Most years this wouldn't be a big deal--after all, the third weekend after the Preakness has got to be June 9 every seven years or so. But this year is special because we have yet another Triple Crown hopeful in I'll Have Another.
Unlike recent past attempts, the hoopla surrounding I'll Have Another seems to be rather subdued, despite the ever-growing popularity of social media since 2008. Which suits me just fine! Rather than getting into why this colt will win, or won't win, I'll instead honor the occasion by briefly noting the past seven failed attempts. Click each link to see videos.
2008, Big Brown: Unlike most, I could never get on the Big Brown
2004, Smarty Jones: After watching this colt win the Rebel and Arkansas Derby, he was my top pick for the Kentucky Derby. He didn't disappoint. Two weeks later, he dazzled in the Preakness, winning by 11 lengths. Smarty Fever swept the nation, and I was 98% sure he would win the Triple Crown. But whether he had a target on his back or jockey Stewart Elliot moved too early, it was not to be.
2003, Funny Cide: You couldn't help but root for this gelding and his connections. Nevertheless, I thought his Derby was a fluke until he won the Preakness impressively. Three weeks later, Empire Maker, future sire of Royal Delta and other good horses, denied Funny Cide the Crown in the Belmont.
2002, War Emblem: In the first Kentucky Derby after 9/11, it was only fitting that a horse named War Emblem should win. At the time, my brother was stationed at Fort Bragg, so this horse and his name had special meaning for me. But his chance at a Triple Crown were over as soon as the Belmont started--and he stumbled to his knees out the gate. We could only hope it wasn't an omen. In hindsight...was it?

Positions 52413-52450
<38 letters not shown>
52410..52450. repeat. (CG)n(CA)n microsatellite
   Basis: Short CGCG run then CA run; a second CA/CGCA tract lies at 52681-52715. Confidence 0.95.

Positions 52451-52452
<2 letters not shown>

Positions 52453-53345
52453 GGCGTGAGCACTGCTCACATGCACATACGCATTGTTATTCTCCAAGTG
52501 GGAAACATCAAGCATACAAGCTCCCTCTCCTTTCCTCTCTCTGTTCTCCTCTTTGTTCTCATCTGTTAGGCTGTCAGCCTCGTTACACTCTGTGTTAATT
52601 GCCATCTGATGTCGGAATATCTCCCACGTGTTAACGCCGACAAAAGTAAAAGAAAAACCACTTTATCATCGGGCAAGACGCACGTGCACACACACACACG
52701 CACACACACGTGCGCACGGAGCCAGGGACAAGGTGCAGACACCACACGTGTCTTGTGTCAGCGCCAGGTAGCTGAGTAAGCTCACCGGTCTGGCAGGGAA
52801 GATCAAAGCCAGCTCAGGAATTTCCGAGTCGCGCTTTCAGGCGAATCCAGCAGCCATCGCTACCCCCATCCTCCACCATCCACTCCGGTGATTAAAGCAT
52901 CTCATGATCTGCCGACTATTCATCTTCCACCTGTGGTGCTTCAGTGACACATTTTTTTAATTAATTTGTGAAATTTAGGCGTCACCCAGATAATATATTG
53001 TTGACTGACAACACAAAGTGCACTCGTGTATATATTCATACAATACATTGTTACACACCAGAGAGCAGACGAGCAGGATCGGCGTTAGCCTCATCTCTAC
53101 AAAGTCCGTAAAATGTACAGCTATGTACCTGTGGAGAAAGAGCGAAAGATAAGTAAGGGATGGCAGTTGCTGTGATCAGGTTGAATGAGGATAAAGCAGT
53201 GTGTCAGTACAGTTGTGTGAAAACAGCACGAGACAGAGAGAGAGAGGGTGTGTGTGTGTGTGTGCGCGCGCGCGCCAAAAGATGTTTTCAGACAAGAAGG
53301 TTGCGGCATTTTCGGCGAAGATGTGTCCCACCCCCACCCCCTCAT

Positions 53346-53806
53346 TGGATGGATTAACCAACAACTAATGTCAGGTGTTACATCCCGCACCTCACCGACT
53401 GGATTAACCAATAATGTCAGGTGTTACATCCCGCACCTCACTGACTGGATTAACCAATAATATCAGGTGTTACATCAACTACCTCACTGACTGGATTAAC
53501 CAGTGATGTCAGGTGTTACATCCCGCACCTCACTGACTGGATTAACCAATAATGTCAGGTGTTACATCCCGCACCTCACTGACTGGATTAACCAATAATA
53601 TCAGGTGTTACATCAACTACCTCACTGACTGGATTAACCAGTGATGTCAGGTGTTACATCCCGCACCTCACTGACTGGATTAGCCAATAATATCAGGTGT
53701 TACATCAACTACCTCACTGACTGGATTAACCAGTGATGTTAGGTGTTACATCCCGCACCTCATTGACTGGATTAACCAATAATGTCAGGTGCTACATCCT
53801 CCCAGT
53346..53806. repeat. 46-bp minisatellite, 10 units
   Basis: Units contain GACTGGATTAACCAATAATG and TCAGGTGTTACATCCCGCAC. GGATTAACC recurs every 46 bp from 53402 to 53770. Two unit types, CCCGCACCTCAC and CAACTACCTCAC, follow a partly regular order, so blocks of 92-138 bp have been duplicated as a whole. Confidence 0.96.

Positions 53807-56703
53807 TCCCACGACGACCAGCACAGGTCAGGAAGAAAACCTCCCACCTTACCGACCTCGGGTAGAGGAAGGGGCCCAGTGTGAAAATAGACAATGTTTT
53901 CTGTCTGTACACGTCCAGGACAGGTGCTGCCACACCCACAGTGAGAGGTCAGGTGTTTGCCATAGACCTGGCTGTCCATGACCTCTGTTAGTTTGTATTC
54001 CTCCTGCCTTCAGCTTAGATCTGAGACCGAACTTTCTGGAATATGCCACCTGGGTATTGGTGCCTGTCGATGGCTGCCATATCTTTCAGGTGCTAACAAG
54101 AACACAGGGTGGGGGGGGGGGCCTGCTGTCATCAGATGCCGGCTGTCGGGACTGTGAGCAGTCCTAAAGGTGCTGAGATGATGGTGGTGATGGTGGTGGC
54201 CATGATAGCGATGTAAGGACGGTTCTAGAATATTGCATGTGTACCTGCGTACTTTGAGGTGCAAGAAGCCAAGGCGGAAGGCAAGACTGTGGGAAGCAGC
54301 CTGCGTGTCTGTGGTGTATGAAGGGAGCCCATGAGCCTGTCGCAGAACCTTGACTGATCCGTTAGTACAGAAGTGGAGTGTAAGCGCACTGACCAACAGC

War Emblem out the gate in the 2002 Belmont Stakes
1999, Charismatic: Who said claimers couldn't win the Kentucky Derby? This one did three months after running for a 60k tag. Teamed up with D. Wayne Lukas and Chris Antley, Charismatic and his connections were the epitome of the second-chances, feel-good story. When he won the Preakness, the country sat up and took notice--the horse was the real thing! But it wasn't to be. Disappointment turned to disbelief when Antley jumped off Charismatic shortly after Belmont's wire and held up the colt's left fore leg. Charismatic eventually recovered but Antley's story turned tragic after he died from a blow to the head in December 2000.
1998, Real Quiet: Only a year after Silver Charm's Triple Crown attempt was another Bob Baffert-trained colt--Real Quiet. A son of Quiet American and future sire of champion Midnight Lute, Real Quiet came the closest of all to winning a Triple Crown. Losing the Belmont by only a nose, there was no doubt that Baffert's sigh of disappointment was louder than the collective sighs of the millions tuned in to watch the race.
1997, Silver Charm: The first Triple Crown hopeful since Sunday Silence lost the Belmont to the brilliant Easy Goer in 1989, Silver Charm was one of the trinity of Great Grays of the 90s. But Holy Bull and Skip Away didn't have failed Triple Crown attempts resting upon their great shoulders. Furthermore, it seemed almost ironic that Silver Charm was denied the Crown by a horse named Touch Gold.